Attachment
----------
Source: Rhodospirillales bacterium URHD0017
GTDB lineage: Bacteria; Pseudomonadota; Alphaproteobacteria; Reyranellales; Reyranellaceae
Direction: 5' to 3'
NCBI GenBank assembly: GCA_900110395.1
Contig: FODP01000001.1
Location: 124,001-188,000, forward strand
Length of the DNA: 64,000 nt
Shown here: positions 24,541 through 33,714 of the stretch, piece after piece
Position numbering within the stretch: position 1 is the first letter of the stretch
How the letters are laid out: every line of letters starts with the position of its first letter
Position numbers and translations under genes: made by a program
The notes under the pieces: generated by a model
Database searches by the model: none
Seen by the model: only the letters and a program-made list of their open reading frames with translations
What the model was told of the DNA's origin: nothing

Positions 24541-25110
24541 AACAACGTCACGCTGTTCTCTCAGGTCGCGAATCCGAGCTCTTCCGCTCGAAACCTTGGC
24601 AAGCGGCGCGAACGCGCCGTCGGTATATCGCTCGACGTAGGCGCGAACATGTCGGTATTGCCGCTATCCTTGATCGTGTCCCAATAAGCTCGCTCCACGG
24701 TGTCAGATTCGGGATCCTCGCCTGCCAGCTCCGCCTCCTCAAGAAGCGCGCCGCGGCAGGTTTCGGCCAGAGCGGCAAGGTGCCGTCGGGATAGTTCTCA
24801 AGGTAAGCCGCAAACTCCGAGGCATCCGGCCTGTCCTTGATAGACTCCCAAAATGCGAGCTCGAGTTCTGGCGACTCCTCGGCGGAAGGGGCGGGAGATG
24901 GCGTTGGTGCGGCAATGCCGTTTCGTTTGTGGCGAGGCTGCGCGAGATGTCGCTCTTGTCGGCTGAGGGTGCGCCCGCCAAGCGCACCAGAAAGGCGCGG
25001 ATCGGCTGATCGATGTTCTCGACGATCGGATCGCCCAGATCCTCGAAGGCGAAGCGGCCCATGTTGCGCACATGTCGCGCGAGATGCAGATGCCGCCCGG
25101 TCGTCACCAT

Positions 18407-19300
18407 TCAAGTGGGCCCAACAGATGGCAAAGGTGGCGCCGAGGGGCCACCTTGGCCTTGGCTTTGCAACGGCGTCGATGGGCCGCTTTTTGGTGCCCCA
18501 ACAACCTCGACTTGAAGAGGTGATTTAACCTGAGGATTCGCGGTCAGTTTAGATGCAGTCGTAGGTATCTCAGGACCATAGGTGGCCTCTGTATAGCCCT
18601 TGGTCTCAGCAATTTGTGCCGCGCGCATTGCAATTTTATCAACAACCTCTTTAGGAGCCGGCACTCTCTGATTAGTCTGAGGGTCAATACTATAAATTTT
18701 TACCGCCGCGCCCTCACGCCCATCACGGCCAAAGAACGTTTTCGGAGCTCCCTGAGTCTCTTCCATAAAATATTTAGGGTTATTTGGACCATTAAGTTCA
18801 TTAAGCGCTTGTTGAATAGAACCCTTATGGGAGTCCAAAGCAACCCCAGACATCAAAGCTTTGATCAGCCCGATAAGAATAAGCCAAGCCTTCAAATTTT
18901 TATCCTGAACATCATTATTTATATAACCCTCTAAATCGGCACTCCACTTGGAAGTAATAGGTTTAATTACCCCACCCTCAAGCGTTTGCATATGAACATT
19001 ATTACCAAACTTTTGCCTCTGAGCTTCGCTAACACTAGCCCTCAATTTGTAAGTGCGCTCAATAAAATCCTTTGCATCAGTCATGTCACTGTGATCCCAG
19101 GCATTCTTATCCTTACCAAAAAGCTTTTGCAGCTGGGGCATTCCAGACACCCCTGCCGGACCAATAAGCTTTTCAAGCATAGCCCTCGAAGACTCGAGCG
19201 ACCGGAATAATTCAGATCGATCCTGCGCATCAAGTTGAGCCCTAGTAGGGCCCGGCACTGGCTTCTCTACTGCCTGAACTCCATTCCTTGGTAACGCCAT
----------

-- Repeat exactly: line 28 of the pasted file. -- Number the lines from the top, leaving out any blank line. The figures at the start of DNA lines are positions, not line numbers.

18701 TACCGCCGCGCCCTCACGCCCATCACGGCCAAAGAACGTTTTCGGAGCTCCCTGAGTCTCTTCCATAAAATATTTAGGGTTATTTGGACCATTAAGTTCA